Author's Name: Bob Fulstone
Title: "Vietnam Experience"My Dad was in the Army and worked at Curtis Wright during World War II.
I grew up in South St Louis and my Dad died when I was 16! This changed my life big time. I had a great teacher at Southwest High who got me a small track scholarship to Wayne State Teachers College in Nebraska. After two years I transferred to University of Missouri in Columbia as my high school sweetheart was attending there. So I had 2 years to complete my Bachelor’s and 2 years more of graduate school to get my Masters in Speech Radio/Television, Film. As Vietnam was really in full swing, even though I was married, I decided enrolled in ROTC (Reserve Officers Training Corp). But ROTC was four years and I had only two years to get my Masters. So the Army, needing bodies for the war, offered a new ROTC plan. I could go to Basic training at Ft Knox KY, home of the armor, to make up for two years of ROTC and finish with two years while getting my Masters.
Basic training was one of the best things that ever happened to me! You learn a lot about yourself and I learned the importance of NCO’s (Non Commissioned Officers). Of course our DI (Drill Instructor) wanted to flunk us all, as “you men’s were going to be officer’s!” I took basic in the summer of 1966 and lived in the old WWII barracks. It was HOT. As I was on the track team at Mizzou, I did very well in the Battalion mile run championship. I set the record at the time for running it boots. So then my DI was a little kinder to me and also liked that I made “Expert” badge with auto rifle bar and with rifle bar. The last week of basic, they got up a pool to have my head shaved, as they knew I was getting married. Nice. So they had the biggest guys take me to the barber shop to get my head shaved, ha, ha. No I couldn’t out-run them as they blocked doors from the barracks.
The summer of ’68, I was subject to a 9-week officers training, living in a tent with a mud floor, outhouse, lister bag water (water kept in canvas bags). It was VERY hot and we had artillery shells flying overhead most of the time. On the last night they had an exercise to get from point A to point B. Well you were never going to get to B. They had set up a POW type camp. They kept us in a footlocker and would bang it with a BB bat and did other fun things throughout the night. The next morning I drove home with a Mizzou buddy. He said as we got closer to Columbia, Bob you don’t look so good. Why you ask, I had crawled through poison ivy in the dark the last night and had poison ivy everywhere! By the time I got to our apartment, Kathy almost didn’t recognize me as my eyes were like slits. All she remembers is me saying, “blue carpet,” as I had been living on a dirt floor for nine weeks. So a trip to the hospital for cortisone shot was next.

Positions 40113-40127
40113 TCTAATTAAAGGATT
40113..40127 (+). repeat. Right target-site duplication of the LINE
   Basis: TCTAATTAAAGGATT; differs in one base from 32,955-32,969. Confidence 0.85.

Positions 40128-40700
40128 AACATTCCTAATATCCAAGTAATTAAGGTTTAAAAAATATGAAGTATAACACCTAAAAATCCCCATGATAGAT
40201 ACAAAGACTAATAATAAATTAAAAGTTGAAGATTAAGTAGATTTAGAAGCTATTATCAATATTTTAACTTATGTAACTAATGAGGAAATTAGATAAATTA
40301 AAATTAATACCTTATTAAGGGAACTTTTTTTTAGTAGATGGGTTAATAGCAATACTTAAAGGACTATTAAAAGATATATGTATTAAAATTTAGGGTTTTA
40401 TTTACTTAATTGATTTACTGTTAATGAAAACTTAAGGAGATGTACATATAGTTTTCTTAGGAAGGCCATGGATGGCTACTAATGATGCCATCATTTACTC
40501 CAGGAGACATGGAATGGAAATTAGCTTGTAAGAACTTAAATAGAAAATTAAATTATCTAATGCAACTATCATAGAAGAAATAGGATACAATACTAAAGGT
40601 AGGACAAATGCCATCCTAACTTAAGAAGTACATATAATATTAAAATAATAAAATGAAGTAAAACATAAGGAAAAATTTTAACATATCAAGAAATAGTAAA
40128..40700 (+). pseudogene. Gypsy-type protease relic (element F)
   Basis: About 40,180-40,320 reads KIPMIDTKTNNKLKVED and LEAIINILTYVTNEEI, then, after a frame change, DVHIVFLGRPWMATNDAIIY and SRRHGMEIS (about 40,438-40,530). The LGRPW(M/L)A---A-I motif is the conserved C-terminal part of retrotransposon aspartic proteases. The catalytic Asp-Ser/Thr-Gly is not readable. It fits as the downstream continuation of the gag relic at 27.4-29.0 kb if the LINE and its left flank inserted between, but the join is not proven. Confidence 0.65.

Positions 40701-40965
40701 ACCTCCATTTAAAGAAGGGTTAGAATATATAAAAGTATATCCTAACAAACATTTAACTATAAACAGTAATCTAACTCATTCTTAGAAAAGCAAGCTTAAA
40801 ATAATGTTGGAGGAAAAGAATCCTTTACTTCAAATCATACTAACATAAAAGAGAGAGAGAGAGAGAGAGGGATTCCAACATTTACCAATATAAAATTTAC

There was also training at Ft Gordon, GA Signal School and Ft Monmouth, NJ in 1968.
In June of 1968 I completed my Masters and was commissioned as a 2nd LT Signal Corps. It was a six-year commitment; two years active duty, two years active reserve, and two years inactive reserve. I was considered kind of a “maverick” (enlisted who becomes officer) as many ROTC people had not been to basic training. My first orders were to go to New York and work at the Army Pictorial Center in Long Island City. So Kathy and I drove our Chevy Impala to New York. We really enjoyed being there and the USO had last minute tickets to Broadway plays. But in the background I knew that Nam orders were coming. Due to the draft, New York had many draftees in New York and very few officers. So that meant NOK (notification of next of kin). So we would be subject to a 24 hr on-call notice to carry out this task with as much dignity as possible. In those days they sent a driver and you went by yourself! As soon as you knocked on the door, they knew why you were there!
So as expected Nam orders came. You got a 30-day leave we before shipping out to Nam. So my wife & I decided to go to Europe, why not. We went to Mc Quire AFB in NJ and waited for “space available” to Europe. After a few days we got seats on a Pennsylvania Air National Guard Constellation (48 vintage). Maybe about twenty of us on board and of course you sit backwards on military planes. Had to land in the Azores, to overnight and re fuel for England. We flew into Mildenhall AFB and took the train to London. We also did France were American’s were not popular. Wait a minute we are picking up your mess in Nam and you don’t like us! Road signs had US equals SS! Flew back from Germany to New York and packed up. We drove straight though to St Louis. I left via Ft Lewis in Washington State. I sat next to an Airborne Ranger (lerp) who was going back for his second tour, who the whole trip keep saying, “young Lt better eat all your ice cream as you may not get any in Nam”!